Meanwhile, “discipline” can be defined as “behaviour by parents in response to and intended to correct misbehaviour by the child” (Douglas & Straus, 2007: 304).

Physical discipline can therefore be understood as physically coercive actions aimed at correcting the behaviour of children.

Although corporal punishment is widespread, according to Douglas and Straus, it is the most controversial aspect of discipline. These authors concede that the difference between corporal punishment and physical abuse, in practice, hinges on whether the child is injured seriously enough for the case to be classified as abuse by child

protective services, regardless of the parent’s intent (Douglas & Straus, 2007: 305).

Thus, the perception of what may be defined as discipline and abuse is relative to contextual (i.e. legal and cultural) variations.

We subscribe to an understanding that perceptions of physical discipline are socially constructed, and that the societal acceptance and normalization of such practices are established and maintained within the family. This notion builds on research that depicts how parental practices are transmitted between generations, despite their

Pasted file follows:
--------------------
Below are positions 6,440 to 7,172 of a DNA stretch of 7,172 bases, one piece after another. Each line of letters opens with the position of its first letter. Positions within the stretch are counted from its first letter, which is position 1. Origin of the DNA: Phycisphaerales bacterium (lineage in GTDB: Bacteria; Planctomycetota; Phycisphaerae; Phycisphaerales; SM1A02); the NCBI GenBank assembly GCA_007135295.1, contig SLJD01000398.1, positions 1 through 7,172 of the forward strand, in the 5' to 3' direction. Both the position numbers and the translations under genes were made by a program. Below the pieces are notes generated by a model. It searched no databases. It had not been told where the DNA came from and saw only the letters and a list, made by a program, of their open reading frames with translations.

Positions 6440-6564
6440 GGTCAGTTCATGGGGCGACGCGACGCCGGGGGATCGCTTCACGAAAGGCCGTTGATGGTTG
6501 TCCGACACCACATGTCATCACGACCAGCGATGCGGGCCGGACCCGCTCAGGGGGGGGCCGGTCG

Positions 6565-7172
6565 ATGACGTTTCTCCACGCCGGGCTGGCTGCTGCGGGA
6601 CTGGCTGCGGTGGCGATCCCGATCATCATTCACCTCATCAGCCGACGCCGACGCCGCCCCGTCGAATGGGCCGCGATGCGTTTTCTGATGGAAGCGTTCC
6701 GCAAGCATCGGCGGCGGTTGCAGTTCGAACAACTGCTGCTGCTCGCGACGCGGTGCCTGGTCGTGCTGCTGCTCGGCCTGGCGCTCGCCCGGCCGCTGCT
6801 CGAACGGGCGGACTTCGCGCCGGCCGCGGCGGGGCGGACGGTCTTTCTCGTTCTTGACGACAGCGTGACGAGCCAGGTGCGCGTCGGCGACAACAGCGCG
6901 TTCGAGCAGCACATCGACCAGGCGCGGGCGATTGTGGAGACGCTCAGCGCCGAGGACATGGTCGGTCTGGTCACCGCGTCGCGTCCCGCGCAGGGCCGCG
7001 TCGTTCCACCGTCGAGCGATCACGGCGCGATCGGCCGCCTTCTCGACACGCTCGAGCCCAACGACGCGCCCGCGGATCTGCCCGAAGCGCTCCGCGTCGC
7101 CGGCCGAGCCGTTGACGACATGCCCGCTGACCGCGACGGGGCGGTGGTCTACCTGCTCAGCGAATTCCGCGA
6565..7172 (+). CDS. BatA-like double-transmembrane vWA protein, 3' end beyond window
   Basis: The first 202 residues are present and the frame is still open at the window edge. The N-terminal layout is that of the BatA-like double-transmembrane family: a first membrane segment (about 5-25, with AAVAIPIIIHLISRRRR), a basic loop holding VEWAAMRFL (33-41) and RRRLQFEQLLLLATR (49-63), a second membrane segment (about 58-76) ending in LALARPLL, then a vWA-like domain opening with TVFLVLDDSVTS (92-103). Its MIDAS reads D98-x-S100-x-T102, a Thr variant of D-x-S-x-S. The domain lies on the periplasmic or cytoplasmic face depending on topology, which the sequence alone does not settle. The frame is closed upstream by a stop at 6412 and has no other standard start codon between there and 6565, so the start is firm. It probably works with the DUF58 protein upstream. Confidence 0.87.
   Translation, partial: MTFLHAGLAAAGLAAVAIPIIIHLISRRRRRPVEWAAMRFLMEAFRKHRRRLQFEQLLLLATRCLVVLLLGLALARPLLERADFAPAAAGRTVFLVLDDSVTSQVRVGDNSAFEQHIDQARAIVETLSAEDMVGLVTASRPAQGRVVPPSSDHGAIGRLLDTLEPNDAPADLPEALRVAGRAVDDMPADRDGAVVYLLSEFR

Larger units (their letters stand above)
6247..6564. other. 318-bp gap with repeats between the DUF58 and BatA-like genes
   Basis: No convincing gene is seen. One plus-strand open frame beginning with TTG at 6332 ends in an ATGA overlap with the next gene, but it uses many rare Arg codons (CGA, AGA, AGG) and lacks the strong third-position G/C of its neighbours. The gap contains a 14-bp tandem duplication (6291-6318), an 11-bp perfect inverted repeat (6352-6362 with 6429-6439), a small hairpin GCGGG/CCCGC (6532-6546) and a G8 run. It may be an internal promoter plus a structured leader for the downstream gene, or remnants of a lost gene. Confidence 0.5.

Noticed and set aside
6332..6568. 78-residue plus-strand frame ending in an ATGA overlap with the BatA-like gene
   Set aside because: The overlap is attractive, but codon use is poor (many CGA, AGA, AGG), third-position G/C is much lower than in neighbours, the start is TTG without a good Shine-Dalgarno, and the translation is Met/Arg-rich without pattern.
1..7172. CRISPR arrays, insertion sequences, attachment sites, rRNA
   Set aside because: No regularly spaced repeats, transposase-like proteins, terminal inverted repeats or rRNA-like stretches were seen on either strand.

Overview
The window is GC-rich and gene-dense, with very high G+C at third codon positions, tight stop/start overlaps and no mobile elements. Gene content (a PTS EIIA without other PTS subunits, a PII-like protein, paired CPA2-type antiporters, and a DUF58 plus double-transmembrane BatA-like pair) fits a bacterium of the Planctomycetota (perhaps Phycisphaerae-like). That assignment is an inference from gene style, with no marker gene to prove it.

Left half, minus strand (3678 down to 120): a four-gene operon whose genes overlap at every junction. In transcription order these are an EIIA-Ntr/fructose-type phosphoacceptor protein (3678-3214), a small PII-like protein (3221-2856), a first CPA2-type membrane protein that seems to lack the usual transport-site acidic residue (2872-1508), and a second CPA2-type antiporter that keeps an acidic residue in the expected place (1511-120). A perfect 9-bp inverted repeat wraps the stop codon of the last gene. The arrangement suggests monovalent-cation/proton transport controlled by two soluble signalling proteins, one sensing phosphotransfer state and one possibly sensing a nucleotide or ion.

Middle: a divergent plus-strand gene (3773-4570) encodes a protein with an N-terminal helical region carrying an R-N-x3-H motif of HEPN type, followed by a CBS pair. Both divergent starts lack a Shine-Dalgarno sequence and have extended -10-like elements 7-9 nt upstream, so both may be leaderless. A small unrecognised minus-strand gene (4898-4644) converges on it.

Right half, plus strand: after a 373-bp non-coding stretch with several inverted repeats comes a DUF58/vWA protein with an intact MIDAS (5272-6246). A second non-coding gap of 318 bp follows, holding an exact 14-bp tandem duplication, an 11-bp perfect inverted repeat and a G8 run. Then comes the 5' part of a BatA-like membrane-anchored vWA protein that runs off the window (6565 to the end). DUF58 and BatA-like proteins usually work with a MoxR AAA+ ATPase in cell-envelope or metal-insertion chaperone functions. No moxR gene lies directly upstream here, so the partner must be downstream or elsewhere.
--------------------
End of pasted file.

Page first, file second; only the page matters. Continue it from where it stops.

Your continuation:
potentially harmful effects (e.g. Fulu et al., 2017). Douglas and Straus refer to studies that discuss whether the harm of corporal punishment is lesser in societies where it is approved and deemed necessary; this is because children in these societies do not mistake it for rejection, but rather perceive it as a form of good parenting (Douglas &

Straus, 2007).

Physical discipline arguably implies that the rationales of adults in terms of physical disciplining might become “colonizing” and “restrictive” upon children (Pérez et al., 2016). We acknowledge that even though physical discipline might be culturally acceptable in local contexts, it violates children’s rights. Moreover, regardless of societal acceptance, children might experience physical discipline as being painful or humiliating. In this article, we focus on Cambodian mothers’ justification and practice of physical discipline, and not on how physical discipline might occur in arenas outside of the home, such as in schools.

Cultural Scripts for Parenting

An important dimension of socialization is culturalization, or the adoption of culturally specific norms and values (Frønes, 2016). Implicit in this understanding is the

acknowledgement that parents in diverse societies might have different ideals and goals for their children, and what is considered appropriate in one context might be inappropriate in another. This might be the case even if there is a universal